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Kids Ski Size Chart and Sizing Guide

Shop our selection of kids' skis here.

Each year, ski parents everywhere wonder how to set their kids up for success on the mountain. Should they rent skis for another season? Should they spring for a cheap pair of hand-me-downs? Or is it time to invest in big-kids gear?

We don't claim to know everything about parenting. But we do know about skis. Parents: here's your cheat sheet.

Kids' Ski Size Chart

Height (inches)Weight (pounds)Ski Length Beginner (cm)Ski Length Experienced (cm)
3734 7080

We generally recommend sizing up when...
- your child likes to ski fast
- is having trouble keeping up with other little rippers
- your child weighs above average for their height
We recommend sizing down when...
- your child is cautious, or new to skiing
- they weigh lighter than average for their height
- if your child likes to take quick fast turns, rather than skiing fast and straight

kids ski size

How to Choose Kids Skis

Step 1: Identify your child's ability level and likelihood that they will advance.

Is your child a true beginner, or an advancing intermediate? Are on the cusp of dominating blues and moving on to black diamonds? Does your child seem like they will be a beginner for a while? Keep in mind that a shorter ski will feel easier at first for a beginner, but a longer ski will be more stable once he starts carrying more speed down the hill.

Step 2: Consider the height and weight of your child and how likely those numbers will grow (and how quickly).

Typically, lighter skiers prefer shorter skis. If your child is sprouting up, however, it might be a good idea to buy a longer ski than they need right now. We don't recommend going more than 10cm longer than suggested length at their current height. Don't forget about bindings: if they are already at the top of the bindings' DIN range, you may want to upgrade to bigger binding. (Read more about how to choose ski bindings here).

Step 3: Identify what style of ski your child wants or needs.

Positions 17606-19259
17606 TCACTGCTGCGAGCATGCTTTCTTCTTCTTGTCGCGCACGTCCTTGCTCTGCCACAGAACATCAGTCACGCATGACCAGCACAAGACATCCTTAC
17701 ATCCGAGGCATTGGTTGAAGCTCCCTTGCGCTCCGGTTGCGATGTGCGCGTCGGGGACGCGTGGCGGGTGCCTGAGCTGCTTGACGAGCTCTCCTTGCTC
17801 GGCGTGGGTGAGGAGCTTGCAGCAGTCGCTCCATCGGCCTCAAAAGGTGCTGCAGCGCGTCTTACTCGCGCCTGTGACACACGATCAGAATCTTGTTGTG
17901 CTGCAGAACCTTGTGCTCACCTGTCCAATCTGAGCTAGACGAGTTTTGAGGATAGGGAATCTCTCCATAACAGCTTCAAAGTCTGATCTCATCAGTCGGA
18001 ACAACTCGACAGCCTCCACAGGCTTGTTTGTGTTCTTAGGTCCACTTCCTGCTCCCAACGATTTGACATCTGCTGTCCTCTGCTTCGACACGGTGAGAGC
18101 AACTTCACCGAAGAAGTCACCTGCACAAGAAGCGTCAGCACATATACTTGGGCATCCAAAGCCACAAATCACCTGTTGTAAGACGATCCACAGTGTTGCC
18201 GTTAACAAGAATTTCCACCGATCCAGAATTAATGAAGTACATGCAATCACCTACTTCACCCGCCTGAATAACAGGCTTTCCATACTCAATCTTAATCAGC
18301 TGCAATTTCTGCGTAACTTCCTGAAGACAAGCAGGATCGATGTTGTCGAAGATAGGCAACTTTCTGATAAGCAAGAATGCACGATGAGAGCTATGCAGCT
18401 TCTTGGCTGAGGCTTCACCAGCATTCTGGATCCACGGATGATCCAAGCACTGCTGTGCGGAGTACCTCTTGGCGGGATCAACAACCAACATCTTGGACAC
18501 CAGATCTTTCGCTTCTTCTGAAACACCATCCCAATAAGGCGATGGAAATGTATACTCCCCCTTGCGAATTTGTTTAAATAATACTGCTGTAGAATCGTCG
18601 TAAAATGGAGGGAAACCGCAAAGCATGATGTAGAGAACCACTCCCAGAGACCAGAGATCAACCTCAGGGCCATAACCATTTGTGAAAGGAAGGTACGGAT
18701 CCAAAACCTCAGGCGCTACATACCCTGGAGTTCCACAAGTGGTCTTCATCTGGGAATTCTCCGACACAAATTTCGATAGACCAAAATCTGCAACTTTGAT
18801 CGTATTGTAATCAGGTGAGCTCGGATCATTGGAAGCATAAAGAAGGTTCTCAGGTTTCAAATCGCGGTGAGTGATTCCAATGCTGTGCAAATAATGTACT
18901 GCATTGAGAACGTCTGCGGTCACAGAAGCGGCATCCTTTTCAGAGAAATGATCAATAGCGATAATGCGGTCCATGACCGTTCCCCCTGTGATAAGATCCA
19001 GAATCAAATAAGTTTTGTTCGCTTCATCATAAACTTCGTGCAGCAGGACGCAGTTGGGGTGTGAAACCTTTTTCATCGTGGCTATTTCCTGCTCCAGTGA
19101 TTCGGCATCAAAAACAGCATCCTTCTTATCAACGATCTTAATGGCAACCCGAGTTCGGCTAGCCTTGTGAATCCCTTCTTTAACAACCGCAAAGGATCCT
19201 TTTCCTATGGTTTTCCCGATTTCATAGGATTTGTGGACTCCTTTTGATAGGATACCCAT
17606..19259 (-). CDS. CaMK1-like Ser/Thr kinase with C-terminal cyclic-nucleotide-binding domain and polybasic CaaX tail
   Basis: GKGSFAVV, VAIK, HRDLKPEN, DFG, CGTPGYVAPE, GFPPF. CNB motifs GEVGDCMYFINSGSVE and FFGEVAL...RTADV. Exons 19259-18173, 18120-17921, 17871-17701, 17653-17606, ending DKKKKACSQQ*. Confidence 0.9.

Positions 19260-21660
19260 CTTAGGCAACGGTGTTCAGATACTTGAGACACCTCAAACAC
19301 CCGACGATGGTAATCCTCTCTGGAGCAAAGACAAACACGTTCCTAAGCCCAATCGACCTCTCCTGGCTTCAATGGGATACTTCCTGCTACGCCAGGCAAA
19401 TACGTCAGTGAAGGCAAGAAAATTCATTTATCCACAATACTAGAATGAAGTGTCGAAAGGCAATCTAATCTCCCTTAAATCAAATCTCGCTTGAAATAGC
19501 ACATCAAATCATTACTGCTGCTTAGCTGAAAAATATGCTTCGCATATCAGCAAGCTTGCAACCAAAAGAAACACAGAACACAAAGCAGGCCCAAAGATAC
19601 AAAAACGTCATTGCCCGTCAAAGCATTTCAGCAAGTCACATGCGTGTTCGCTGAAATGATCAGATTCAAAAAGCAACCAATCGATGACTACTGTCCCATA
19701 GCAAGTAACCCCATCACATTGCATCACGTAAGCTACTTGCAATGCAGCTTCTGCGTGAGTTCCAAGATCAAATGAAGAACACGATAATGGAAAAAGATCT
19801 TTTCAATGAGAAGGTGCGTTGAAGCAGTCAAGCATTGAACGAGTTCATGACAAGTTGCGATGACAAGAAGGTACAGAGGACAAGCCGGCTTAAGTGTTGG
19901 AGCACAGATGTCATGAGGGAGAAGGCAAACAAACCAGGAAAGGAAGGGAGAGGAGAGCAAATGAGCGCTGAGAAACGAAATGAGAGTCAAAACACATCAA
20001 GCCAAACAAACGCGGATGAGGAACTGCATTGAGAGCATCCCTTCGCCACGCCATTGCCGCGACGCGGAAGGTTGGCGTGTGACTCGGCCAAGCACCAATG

If your kid is a little shredder in the park and pipe, twin tips are a must. If your child is getting into racing, having a flat tail is going to help them develop the fundamentals. Your child might really want twin tips, but they may be better off with all-mountain skis that has a lifted tail but not necessarily the kind of tail you'll find on a park ski. This will help them dial fundamentals.

Step 4: Think about your child's color and graphic preference.

We've said it once and we'll say it again: look good, ski good. Some kids won't ski on a ski that they don't like the look of. We can't blame them. If you have a "selective" child, keep their preferences in mind. Believe us, it will save you from frustration in the future. Kids' skis are essentially unisex, so don't worry about the ski's designated gender.

Step 5: How often do you want to buy skis for your child?

To save some cash, you might want to buy skis your kids can grow into. But if your child is competing in racing or freestyle skiing, it is probably wise to pick the size they fit in now. Save some money by shopping our selection of used demos.

If there's one thing we love to do, it's recommend skis! So, please feel free to give us a call at 720-674-5443 and we can help you find the perfect skis for your little one.

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